It was, as they say, the end of an era. Lorimar Telepictures Corp. at last was merged Wednesday into the entertainment mammoth Warner Communications Inc.
Lorimar, which made its reputation producing "Dallas" and other television series, will survive as a Culver City subsidiary doing what it has always done best: TV.
What it has done with notable lack of success--making movies, especially--has been wound down during the many months that the merger has been impending.
The final impediment to the merger was eliminated Tuesday with the closing of the sale of Lorimar's last television station, WPGH in Pittsburgh. The sale of Lorimar's stations had been forced by the terms of a previous agreement between Warner and its largest shareholder, Chris-Craft Industries.
Red Ink From Movie Losses
Many Lorimar employees whose functions became redundant under the merger have long since departed or given notice, and the distribution arms of both companies have been merged, Warner spokesman Geoffrey Holmes noted. In coming months, corporate staffs will be consolidated, but he did not estimate how many more layoffs would result.
Merv Adelson, chairman, chief executive and a founder of Lorimar, is expected to be elected a Warner director and vice chairman at the New York company's next board meeting.
Part of Lorimar's legacy will be the copious red ink from movie losses, with a cumulative writedown of about $254 million on the value of film inventories, according to a regulatory filing by the firm.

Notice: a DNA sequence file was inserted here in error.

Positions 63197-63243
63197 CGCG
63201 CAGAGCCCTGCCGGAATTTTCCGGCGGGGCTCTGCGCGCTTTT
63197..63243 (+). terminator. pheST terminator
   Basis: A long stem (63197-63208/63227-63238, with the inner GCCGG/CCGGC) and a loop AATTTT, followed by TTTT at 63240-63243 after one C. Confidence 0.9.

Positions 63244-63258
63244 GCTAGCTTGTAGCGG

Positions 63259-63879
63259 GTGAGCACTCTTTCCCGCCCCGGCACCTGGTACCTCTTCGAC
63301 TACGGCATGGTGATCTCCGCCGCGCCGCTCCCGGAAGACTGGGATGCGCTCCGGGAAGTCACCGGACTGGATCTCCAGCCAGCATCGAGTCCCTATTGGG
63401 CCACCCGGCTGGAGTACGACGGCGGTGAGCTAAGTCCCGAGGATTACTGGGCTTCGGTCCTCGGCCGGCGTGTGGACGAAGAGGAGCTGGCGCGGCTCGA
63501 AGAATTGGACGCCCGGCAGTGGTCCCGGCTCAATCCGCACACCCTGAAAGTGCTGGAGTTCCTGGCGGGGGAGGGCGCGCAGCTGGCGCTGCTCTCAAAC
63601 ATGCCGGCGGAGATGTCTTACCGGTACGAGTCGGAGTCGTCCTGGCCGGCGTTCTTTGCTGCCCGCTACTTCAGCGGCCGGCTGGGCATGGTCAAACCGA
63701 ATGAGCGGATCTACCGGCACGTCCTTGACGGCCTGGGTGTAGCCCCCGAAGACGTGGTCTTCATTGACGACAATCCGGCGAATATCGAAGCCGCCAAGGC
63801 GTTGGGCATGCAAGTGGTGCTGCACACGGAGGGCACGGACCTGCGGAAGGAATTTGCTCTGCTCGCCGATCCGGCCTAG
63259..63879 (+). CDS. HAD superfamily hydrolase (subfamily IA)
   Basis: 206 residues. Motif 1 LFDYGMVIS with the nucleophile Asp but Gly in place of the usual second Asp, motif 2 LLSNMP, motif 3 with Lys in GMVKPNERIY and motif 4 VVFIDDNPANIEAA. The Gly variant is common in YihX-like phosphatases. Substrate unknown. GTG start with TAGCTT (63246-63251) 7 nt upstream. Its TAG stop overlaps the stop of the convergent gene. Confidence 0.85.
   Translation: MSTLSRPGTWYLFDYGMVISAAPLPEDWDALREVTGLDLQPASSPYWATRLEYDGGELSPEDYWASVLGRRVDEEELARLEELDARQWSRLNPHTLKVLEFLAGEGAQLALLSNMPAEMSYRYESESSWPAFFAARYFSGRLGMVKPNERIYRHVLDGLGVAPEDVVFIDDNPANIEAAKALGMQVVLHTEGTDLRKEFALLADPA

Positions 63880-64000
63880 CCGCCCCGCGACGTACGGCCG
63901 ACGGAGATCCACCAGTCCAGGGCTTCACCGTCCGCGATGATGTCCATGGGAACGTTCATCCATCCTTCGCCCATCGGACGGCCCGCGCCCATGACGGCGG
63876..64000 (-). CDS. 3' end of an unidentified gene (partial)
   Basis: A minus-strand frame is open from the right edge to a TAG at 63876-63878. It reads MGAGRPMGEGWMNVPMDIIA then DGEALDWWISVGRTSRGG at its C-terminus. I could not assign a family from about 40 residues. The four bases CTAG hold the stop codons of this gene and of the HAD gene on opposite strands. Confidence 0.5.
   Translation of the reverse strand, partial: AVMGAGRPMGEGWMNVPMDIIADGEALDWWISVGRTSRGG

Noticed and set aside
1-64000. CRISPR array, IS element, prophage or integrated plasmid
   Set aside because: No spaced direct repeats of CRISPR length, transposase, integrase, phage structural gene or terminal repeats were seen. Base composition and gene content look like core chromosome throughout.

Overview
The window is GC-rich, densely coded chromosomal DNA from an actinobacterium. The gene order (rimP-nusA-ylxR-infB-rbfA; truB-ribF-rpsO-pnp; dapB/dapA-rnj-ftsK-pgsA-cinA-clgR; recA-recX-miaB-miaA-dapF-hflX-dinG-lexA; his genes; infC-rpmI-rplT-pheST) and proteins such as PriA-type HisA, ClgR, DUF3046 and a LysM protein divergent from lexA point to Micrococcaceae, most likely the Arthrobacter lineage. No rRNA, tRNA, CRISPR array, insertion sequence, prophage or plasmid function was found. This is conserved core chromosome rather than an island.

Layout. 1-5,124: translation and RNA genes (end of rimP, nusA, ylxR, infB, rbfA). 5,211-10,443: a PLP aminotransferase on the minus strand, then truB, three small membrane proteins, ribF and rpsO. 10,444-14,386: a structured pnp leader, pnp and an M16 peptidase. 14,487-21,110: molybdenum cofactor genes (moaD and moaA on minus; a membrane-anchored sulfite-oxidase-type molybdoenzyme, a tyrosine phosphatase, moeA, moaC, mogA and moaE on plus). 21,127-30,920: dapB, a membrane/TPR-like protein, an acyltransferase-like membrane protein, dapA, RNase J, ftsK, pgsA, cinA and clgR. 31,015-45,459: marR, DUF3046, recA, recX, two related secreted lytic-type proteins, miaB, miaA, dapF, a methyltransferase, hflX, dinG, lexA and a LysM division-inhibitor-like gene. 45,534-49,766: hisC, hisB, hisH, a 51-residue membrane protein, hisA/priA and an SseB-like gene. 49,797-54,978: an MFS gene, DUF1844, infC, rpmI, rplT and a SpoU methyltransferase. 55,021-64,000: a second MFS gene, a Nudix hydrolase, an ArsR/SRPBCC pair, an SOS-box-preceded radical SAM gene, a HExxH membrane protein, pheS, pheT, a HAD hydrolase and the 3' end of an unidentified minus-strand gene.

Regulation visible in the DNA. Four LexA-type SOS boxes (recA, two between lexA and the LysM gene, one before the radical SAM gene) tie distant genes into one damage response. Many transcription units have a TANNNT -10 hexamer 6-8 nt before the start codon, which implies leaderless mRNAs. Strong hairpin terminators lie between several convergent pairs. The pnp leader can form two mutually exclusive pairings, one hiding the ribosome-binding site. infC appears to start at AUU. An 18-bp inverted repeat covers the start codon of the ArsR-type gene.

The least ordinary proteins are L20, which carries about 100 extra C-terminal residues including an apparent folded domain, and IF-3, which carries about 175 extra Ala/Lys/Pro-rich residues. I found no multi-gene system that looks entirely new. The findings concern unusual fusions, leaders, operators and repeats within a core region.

Although Warner is known for being one of the industry's most conservative companies in movie accounting, the magnitude of the inventory reductions has startled some observers.
Because of the massive writedowns, securities analyst Lisbeth Barron of McKinley Allsopp Securities in New York said, a major financial effect of the merger will be a near-term reduction of the combined company's operating income from filmed entertainment.
However, she said, the writedowns will enable future income from ancillary markets for both movies and TV series to go "directly to the bottom line." As a result, Barron expects Lorimar to stop diluting Warner's earnings after this year and to contribute "substantially" to its 1990 earnings.
Ancillary markets for films include foreign theatrical, home video, basic and pay cable, and local and network TV. Those for TV series include rerun syndication on local stations and basic cable networks.
Under the merger, each Lorimar share is to be swapped for 0.3675 share of Warner--a $13.64 value, based on Warner's closing price Tuesday of $37.125. Lorimar's last trade that day was $13.375.